Is Edward Adler a Real Plane Crash Survivor? – Dear Edward is an American drama television series created by Jason Katims based on Ann Napolitano’s novel of the same name. Only available on Apple TV+ from February 3, 2023.
Young Edward Adler loses his entire family in a plane crash. As they all attempt to heal from their respective losses and traumas, he finds solace in conversing with others who have experienced similar circumstances.
As a means of coping with his sadness over Jordan, who lingers on in his memories, he forms a bond with Shay, the daughter of Lacey’s next-door neighbor. We wanted to discover if the terrible tale of Edward was based on actual events, and we finally knew the answer. Here is what we found, then.
Who is Edward Adler? Is He a Real Plane Crash Survivor?
Edward Adler was inspired by a real-life survivor of an airplane crash. Ann Napolitano developed the protagonist of the original novel of the series, “Dear Edward.” The author of the work claims that an actual airplane disaster served as inspiration. Dear Edward was inspired by my fixation on a real plane crash in 2010, which generated the idea for the story. Napolitano told Penguin Books that a commercial airplane from South Africa to London carrying mostly Dutch tourists returning from holiday crashed in Libya, except a young boy called Ruben van Assouw.
Napolitano was astonished and moved by Ruben’s survival, and she wondered how a small youngster like him would handle his loss and survival. The author continues, “I couldn’t get enough of this story, and I knew I had to write my way into understanding how this small boy [Ruben] could possibly walk away from this crash, from the loss of his entire family, and find a way to not only survive but also thrive.” Napolitano invented Edward as an idea of how someone in Ruben’s situation may have dealt with being the sole survivor of a plane crash in which one’s family and hundreds of others were dead.
Ruben and Edward have strong similarities. The most fundamental commonality is that their parents and siblings perished in a plane crash, leaving them as the sole surviving members of their family. After the disaster, they are both taken in for safety by their aunt and uncle. Although based on a novel by Napolitano, the series is neither a biography nor a dramatization of Ruben’s life. Although the Dutch child survived the plane catastrophe, the author learned little about him. In the same interview with Penguin Books, she stated, “I learned as much as I could about Ruben van Assouw, although his aunt and uncle did an excellent job maintaining his obscurity.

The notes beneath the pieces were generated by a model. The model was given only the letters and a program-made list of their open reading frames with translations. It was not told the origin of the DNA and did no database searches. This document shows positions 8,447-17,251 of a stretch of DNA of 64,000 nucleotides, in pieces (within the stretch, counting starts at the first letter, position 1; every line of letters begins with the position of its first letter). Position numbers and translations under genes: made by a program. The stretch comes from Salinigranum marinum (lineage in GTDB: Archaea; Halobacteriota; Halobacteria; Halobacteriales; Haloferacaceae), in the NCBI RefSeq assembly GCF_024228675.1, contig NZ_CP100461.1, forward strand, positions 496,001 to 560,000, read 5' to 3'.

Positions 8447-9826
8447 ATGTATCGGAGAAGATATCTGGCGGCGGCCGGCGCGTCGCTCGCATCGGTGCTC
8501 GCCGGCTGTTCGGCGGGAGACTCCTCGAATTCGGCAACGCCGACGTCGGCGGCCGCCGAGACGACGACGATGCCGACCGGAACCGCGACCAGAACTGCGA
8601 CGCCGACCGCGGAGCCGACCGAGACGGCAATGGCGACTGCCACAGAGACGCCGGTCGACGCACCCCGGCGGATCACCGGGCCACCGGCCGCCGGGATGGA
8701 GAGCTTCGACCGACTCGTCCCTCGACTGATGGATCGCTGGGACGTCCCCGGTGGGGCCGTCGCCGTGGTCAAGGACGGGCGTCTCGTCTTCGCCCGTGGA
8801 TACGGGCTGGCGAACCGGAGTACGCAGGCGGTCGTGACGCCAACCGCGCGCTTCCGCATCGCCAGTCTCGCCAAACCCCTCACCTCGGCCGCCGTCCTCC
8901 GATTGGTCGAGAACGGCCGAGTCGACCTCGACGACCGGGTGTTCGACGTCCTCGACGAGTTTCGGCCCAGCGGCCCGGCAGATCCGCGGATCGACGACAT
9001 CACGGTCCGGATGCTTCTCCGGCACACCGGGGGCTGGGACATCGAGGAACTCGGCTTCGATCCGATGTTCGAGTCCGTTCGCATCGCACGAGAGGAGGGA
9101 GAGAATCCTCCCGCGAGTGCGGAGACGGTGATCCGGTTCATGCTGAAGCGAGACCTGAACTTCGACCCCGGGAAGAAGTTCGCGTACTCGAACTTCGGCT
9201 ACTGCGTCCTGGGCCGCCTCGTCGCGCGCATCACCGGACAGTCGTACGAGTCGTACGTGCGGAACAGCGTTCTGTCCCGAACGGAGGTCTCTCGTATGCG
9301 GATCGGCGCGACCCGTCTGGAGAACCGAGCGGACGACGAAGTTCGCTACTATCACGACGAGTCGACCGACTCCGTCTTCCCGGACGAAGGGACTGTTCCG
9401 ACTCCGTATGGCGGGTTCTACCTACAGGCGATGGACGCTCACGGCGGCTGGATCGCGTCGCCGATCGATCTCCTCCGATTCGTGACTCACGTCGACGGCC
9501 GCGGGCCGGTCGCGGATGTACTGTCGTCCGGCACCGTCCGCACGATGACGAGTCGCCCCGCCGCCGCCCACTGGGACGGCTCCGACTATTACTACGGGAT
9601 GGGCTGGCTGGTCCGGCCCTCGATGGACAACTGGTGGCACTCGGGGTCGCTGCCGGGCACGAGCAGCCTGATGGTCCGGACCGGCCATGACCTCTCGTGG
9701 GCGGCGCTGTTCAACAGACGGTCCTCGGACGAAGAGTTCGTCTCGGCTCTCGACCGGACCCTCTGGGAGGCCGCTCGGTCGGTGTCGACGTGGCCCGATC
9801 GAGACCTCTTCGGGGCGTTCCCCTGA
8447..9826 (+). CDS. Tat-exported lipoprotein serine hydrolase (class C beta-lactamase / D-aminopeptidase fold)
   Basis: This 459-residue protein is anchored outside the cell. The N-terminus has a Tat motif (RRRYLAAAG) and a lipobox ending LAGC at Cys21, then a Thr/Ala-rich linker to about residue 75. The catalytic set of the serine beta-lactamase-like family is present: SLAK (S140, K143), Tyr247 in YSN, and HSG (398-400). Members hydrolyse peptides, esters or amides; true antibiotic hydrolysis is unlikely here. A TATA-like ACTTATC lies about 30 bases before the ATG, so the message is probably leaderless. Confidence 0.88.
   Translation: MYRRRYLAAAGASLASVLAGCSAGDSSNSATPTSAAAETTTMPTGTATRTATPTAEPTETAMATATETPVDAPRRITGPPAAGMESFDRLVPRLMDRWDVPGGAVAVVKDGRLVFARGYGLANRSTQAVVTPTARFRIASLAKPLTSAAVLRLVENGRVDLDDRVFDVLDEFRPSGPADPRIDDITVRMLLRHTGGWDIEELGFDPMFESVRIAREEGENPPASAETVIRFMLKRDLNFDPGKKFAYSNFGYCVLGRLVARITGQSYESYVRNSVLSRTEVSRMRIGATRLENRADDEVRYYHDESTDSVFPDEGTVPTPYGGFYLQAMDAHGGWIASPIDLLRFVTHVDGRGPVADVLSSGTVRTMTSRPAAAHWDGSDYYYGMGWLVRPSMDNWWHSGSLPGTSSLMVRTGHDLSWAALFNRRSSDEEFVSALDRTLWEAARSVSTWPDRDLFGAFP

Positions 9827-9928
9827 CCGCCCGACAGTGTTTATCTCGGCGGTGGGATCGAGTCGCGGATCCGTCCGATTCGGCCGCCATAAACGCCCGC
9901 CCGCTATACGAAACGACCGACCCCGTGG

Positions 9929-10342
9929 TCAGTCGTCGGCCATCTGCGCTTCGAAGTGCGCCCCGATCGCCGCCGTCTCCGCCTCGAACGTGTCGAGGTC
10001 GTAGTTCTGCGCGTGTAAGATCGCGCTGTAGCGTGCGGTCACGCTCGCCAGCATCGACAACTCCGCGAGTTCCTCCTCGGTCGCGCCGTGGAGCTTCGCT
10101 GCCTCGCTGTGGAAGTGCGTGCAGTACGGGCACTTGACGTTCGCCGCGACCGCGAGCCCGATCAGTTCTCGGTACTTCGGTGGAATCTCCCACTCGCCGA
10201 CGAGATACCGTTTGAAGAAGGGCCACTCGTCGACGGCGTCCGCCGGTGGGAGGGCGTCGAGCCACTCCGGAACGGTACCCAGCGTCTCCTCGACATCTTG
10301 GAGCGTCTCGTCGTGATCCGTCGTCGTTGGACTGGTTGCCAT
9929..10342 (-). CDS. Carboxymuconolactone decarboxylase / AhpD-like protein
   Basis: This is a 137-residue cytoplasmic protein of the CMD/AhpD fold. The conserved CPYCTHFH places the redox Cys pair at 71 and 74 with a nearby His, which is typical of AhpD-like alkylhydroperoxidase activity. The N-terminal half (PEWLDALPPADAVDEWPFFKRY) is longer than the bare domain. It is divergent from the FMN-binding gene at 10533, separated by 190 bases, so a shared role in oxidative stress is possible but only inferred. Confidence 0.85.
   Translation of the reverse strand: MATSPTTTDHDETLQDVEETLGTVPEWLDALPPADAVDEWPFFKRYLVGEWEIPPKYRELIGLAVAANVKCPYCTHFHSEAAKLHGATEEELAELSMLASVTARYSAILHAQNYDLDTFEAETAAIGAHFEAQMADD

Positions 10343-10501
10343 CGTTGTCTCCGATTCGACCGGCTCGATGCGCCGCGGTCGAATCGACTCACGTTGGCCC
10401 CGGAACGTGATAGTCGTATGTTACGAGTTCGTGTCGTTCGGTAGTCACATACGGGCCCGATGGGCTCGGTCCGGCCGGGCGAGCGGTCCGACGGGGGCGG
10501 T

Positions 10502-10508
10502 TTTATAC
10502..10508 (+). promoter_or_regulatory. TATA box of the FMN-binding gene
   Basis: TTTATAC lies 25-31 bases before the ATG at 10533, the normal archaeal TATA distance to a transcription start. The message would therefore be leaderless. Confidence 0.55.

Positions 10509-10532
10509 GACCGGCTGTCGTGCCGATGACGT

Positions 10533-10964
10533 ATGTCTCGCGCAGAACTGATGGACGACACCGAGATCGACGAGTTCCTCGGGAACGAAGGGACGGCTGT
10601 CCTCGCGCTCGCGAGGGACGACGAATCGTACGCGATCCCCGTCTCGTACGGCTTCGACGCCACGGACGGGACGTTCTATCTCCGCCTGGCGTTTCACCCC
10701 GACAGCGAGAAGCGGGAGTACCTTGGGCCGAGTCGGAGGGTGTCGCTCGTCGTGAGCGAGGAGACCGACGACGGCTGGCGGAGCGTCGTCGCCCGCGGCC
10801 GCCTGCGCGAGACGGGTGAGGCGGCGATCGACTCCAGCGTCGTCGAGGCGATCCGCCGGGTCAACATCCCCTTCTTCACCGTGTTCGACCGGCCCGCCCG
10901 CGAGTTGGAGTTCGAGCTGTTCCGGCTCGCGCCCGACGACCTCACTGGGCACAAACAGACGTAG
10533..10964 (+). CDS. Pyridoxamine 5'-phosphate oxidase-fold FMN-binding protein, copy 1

Because of this knowledge gap, Napolitano invented Edward and penned his biography. As stated by the author to Library Journal, “his aunt and uncle did an excellent job protecting Ruben’s privacy after he was discharged from the hospital,” but this kept her from finding that her nephew had recovered. “Despite (or perhaps because of) the loss he had endured, I had to concoct a set of circumstances under which a young child in that position could convincingly mature into a complete human being. I began writing to reassure myself that he would be okay, as I badly hoped he would be.
Napolitano investigated the psychological implications of survivor’s guilt to visualize Edward’s mental condition better. At the end of her novel-writing process, the author was also captivated by the documentary ‘Sole Survivor,’ which tells the lives of persons who were the only survivors of plane catastrophes. In light of the sad events surrounding Ruben and his subsequent disappearance from public view, Napolitano’s invention of the fictional character Edward can be understood as an attempt to soothe herself.
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